“By being on live TV, it gave a greater audience to the style of rugby, it’s enjoyable to watch and that was essential to the clubs.

“The BBC Friday night has been fantastic for us on that level.”

It’s not all good for the clubs though with gate figures down.


“I don’t think you’ll find a Chairman who says it doesn’t have a negative effect on the gate. Your core support will come regardless of the weather but what you lose is the floating support and the away support.

“You don’t see quite as many supporters when it’s a TV game. I noticed from our perspective as a club when we travel away on a TV game that there’re less of our guys there because it’s a Friday night and tight to make after work.

“We don’t receive any direct funding. There are indirect ways we benefit; in terms of sponsorship we are getting more interest in sponsoring than we have previously as people have seen it on TV.”

Commercial Director will improve viability of Indigo Group Premiership

The WRU and clubs are looking at bringing in a Commercial Director to help improve the financial sustainability of the league.

The director would be WRU employed and there’s a hope they could be in post by Christmas.

Explaining the motive behind the position Jones said, “If the commercial person comes in and is good at what they do then it’ll take us a long way down the right road. We’ve got to give that time and allow space for that to happen.

“It’s refreshing that the WRU are putting that person in place. Clubs have seen the job specification, so we’ve been involved.

“A couple of us who have experience in that kind of thing have looked at it and hopefully that person can come in and help the clubs.

“Clubs are made up of volunteers and not many clubs will have a volunteer who have marketing and commercial skills. It’s time consuming.

“To get one sponsor you may have to make eight calls and if you’re doing that around your day job and social life it can be very difficult.”

Extra revenue streams being explored

“The BBC have brought up one or two things. They suggested on-pitch advertising which would then go into a central pool which we could share out as clubs.” Said Jones.

“We all operate in a world where there isn’t enough money. Professional Rugby hasn’t got enough money and that goes right down to grass roots and semi-professional place.

“All Premiership clubs have a degree of sympathy for that and we want to work together to ensure we aren’t Oliver with a bowl every year.”

Martyn Phillips’ role in the process

“Martyn hasn’t been that involved in the last six to eight months. It’s Rob Butcher [Chairman of the Community Board] and Geraint John [Community Director].” Explained Jones.

He added, “Martyn was heavily involved in the process that took place last year and it’s fair to say we didn’t agree with that process. The relationship is decent. We haven’t got an axe to grind with any individual or the union.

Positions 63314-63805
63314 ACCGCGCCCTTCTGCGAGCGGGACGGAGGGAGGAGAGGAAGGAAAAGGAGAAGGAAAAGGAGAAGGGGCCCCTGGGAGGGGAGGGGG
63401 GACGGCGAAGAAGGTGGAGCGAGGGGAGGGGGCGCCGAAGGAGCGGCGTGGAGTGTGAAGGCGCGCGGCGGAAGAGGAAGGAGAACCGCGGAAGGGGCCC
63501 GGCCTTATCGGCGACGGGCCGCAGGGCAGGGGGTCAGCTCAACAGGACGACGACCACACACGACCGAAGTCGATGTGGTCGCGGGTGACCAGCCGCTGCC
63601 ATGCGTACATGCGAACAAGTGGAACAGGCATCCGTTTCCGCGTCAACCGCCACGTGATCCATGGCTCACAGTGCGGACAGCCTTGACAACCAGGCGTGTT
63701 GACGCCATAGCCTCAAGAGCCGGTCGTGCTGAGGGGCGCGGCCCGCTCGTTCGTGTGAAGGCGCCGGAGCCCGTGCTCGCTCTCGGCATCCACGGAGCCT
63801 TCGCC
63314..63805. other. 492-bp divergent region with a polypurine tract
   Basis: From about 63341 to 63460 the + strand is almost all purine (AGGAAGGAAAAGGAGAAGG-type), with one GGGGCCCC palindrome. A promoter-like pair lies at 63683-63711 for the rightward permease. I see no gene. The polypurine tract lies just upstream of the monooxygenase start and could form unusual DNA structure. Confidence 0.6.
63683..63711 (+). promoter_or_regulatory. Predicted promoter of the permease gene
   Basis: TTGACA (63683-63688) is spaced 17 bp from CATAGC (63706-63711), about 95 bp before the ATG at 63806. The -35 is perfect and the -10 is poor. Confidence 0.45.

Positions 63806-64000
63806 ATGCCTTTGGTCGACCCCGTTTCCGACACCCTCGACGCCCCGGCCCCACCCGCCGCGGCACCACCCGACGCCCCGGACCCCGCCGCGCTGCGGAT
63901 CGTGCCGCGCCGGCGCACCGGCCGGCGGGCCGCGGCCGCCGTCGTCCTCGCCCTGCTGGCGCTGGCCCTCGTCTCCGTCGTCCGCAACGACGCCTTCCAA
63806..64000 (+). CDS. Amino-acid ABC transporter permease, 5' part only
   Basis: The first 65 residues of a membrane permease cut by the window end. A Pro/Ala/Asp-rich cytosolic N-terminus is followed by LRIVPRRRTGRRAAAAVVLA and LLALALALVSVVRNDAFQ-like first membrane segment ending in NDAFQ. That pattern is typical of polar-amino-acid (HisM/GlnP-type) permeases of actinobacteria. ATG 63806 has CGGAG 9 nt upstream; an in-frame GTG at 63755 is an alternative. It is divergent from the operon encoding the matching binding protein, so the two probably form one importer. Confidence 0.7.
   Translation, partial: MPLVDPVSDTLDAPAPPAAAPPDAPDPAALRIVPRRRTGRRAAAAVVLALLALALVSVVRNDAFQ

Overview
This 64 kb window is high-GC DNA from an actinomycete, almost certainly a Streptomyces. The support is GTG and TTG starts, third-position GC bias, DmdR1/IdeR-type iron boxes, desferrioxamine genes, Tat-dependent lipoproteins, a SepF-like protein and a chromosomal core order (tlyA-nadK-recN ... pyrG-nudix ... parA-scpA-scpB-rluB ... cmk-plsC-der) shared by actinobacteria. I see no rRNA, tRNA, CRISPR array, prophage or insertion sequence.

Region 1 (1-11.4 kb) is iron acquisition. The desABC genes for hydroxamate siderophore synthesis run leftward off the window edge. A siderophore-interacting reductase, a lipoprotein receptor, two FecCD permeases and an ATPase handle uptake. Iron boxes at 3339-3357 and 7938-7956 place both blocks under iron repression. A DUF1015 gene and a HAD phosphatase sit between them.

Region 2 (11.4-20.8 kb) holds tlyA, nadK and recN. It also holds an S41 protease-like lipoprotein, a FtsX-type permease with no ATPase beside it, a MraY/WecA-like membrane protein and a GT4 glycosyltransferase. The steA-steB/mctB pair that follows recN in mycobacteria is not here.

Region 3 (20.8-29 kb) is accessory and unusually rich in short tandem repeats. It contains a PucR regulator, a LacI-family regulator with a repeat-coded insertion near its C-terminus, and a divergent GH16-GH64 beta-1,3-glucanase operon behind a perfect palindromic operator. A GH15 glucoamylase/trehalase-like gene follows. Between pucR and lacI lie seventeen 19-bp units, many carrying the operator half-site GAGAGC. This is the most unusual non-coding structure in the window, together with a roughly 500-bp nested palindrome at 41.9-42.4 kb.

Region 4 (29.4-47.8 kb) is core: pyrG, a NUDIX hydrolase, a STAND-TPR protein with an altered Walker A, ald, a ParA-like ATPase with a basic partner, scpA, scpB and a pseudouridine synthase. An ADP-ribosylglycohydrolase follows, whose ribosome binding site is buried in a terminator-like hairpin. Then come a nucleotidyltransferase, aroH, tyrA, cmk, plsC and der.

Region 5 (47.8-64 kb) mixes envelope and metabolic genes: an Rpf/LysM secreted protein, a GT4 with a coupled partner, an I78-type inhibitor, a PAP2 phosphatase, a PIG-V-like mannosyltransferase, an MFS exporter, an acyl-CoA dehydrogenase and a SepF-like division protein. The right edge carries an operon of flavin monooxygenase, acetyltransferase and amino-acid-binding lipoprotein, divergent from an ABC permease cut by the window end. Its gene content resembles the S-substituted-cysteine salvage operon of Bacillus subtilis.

“The U23/A league has moved away from what it was initially batched as. Which we felt would happen. We’ve supported it and we never had a problem with it.

“If the people who run professional rugby in Wales believe it’s the right thing to do then you have to trust that.

Regional player drop-ins

Last year in Gwent the Dragons held a draft system where players would be selected by clubs that could then be called upon if they weren’t playing for their region or country.

This season will be slightly different with only two Gwent teams left in the top flight after the relegation of Cross Keys, Bargoed and Bedwas.

This means that some of the younger, less experienced academy players may end up in the Championship for game time.

Speaking about the club benefits of having regional players dropped in Jones said, “We do benefit from having the likes of Aneurin Owen, Dafydd Howells and Chris Coleman.


“It’s the same across the league. The guys who came through here like Harri Keddie still come here and watch.

“In terms of the Dragons, Bernard Jackman did a really good job of saying this needs to be done fairly and putting on the draft system.

“This is how it’s going to work, we all agreed and how we selected players, legacy players (Regional players to have played 30+ games for the Dragons who came through that club would be drafted to their old side) etc.

“That worked fine and what it meant is you didn’t see players hopping around clubs. You knew what was available, you knew some of those would be with Wales U20s and Sevens and so would be unavailable a lot but when they were available you could use them.

“There’s always a balance between your own squad and that. Quite often you’re dropping a player who’s had three or four good games for you and you’re dropping him and putting in a regional player.

“You have to manage that and experienced coaches like Greg Woods, Justin Burnell and Dale McIntosh can do that.

“You have to trust in those guys to manage that situation with the region and have a common sense approach. It’s refreshing for our boys to get someone in from the outside and it helps.

“We had [Aneurin] Owen a lot last year who is a classy young centre. It’s good for him and it’s good for us. He goes away and does three months at U20 level so there’s plenty of time for our boys in a long season.

“We realise as well that if three tightheads go down then Coleman is going to be on the bench and not with Ebbw Vale and we need to backfill that with local boys.”

With pre-season training already underway ahead of the 2019/20 Indigo Group Premiership, it’s going to be another enthralling tale of Welsh rugby.

“Main photo credit”